2006 Horatio Alger Award Winner
"Effort, energy, commitment, and a willingness to go the ‘extra mile’ are the time-tested secrets to success."
Born in 1938 in Royal Oak, Michigan, Pete Dawkins is the second of four children. His father was a dentist who started his practice in that northern suburb of Detroit in 1928, just as the Depression took hold. Dawkins' mother worked as a salesclerk in a Detroit department store when he was very young. At that time, just after the start of World War II, Dawkins' father was drafted into the Army and he served in the South Pacific for nearly four years.
When Dawkins was four, his grandfather died, leaving his grandmother alone on their Michigan farm. From that point on, Dawkins spent his summers living with his grandmother and helping her with the farm. She taught him many simple but important life lessons such as being accountable for his actions and being self-reliant. Even though he worked from sun up to sun down all summer, Dawkins loved his time with his grandmother. As he grew older, she gave him five acres of his own to cultivate. He hand-ploughed the land and grew cucumbers, which he then sold to the local pickle cannery.
When Dawkins was 11, he contracted polio. His illness left him with a severe curvature of his spine. He started a rigorous two-hour, daily routine of physical therapy and after several years, greatly reduced the curvature.
In junior high school, Dawkins received a scholarship to a private prep school called Cranbook. It was a demanding curriculum and he worked hard to catch up with his peers. When he entered high school he began playing football and ended his senior year as an all-league quarterback. He was also captain of the baseball team.
Although he had been accepted on scholarship at Yale University, Dawkins chose to attend the U. S. Military Academy at West Point. His years there were the most formative of his life and he made the most of his opportunities. To this day, he was the only cadet to ever serve as Brigade Commander, president of his class, captain of the football team, and be a "star man," which means he was one of the top 5 percent academically.
At West Point, Dawkins was a running back on the football team. He was named a consensus All-American and won the Heisman Trophy as the Outstanding College Football Player in the nation.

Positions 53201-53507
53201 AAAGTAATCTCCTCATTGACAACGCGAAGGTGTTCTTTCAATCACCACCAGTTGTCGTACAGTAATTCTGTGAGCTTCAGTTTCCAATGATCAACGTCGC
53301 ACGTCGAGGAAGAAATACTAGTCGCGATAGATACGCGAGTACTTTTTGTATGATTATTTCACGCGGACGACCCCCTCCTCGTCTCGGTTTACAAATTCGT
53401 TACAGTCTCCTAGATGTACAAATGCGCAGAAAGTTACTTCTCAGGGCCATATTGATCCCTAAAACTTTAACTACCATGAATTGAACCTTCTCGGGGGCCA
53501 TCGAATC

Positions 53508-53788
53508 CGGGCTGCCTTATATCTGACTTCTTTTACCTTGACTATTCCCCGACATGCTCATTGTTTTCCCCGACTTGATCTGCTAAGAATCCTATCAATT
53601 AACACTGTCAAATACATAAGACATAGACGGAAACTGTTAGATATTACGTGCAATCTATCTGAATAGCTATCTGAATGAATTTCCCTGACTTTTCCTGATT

Following his college graduation in 1959, Dawkins began the first of three years at Oxford University as a Rhodes Scholar. After finishing his studies at Oxford, Dawkins began his military career in earnest. His early pattern of achievement continued in 24 years of exemplary military service. He retired early as a young Brigadier General. Since then, he has had a distinguished civilian career in the world of financial services.
Dawkins spent four years as a partner in the Wall Street firm of Lehman Brothers. Later, he joined the consulting firm of Bain & Company as managing director and head of the domestic consulting business. In 1991, he became chairman and CEO of Primerica Financial Services, Inc. In subsequent years, Dawkins held several senior positions in Citigroup. Today, he is vice chairman of Citigroup Global Wealth Management.
Looking back over his many successes, Dawkins believes the focus should be more on the process of achievement than on the consequences of success. "Americans are achievement driven," he says. "That's why the American dream is so potent. To me, the American dream means leaving a place better than it was when you came in."
Education has always been a passion for Dawkins. He found time in his busy career to earn a doctorate from Princeton because he believes you should never stop learning. Honored to receive the Horatio Alger Award, he says, "The work of the Association in identifying deserving young people and giving them the chance for a bright future is critically important. Getting a sound education is an indispensable ingredient in creating the opportunity they need to compete and contribute in today's challenging and competitive world."